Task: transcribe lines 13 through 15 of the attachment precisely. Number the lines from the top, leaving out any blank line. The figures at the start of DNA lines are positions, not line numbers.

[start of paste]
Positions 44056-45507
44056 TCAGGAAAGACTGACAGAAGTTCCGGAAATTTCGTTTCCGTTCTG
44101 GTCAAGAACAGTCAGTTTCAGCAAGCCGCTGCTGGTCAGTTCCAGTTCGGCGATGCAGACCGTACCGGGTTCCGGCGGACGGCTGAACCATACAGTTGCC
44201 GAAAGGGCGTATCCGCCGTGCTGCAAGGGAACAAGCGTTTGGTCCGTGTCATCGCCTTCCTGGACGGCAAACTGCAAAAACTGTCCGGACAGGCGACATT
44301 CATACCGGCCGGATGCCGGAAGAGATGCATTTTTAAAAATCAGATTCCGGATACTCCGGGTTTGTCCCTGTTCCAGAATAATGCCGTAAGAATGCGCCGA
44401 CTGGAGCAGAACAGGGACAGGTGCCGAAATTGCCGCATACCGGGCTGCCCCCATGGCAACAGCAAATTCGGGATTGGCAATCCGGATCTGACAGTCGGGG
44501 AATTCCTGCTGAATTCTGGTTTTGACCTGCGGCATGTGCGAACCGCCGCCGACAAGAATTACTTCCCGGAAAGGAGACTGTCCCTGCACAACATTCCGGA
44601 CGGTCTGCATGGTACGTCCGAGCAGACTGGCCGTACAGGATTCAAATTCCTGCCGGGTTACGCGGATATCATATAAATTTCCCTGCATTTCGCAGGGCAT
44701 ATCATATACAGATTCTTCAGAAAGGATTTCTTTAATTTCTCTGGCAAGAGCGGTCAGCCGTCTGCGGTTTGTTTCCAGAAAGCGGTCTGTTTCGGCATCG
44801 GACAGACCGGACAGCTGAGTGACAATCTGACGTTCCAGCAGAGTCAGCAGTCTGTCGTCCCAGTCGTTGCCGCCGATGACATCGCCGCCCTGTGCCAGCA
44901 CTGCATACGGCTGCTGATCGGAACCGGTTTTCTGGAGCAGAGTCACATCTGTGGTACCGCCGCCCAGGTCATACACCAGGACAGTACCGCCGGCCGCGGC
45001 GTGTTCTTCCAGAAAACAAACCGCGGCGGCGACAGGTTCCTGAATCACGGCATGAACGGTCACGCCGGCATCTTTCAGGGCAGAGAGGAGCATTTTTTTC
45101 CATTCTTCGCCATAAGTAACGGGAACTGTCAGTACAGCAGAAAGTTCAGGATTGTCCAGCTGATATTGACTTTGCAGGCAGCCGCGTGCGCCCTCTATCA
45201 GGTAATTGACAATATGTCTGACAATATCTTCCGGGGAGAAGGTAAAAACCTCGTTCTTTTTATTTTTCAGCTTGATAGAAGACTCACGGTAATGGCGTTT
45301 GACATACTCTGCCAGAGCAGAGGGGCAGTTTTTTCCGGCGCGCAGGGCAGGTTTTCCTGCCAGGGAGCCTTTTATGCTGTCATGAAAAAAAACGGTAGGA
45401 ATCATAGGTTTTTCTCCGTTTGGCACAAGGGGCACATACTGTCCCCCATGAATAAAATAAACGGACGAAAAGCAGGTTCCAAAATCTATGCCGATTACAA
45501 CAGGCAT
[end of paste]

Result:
45101 CATTCTTCGCCATAAGTAACGGGAACTGTCAGTACAGCAGAAAGTTCAGGATTGTCCAGCTGATATTGACTTTGCAGGCAGCCGCGTGCGCCCTCTATCA
45201 GGTAATTGACAATATGTCTGACAATATCTTCCGGGGAGAAGGTAAAAACCTCGTTCTTTTTATTTTTCAGCTTGATAGAAGACTCACGGTAATGGCGTTT
45301 GACATACTCTGCCAGAGCAGAGGGGCAGTTTTTTCCGGCGCGCAGGGCAGGTTTTCCTGCCAGGGAGCCTTTTATGCTGTCATGAAAAAAAACGGTAGGA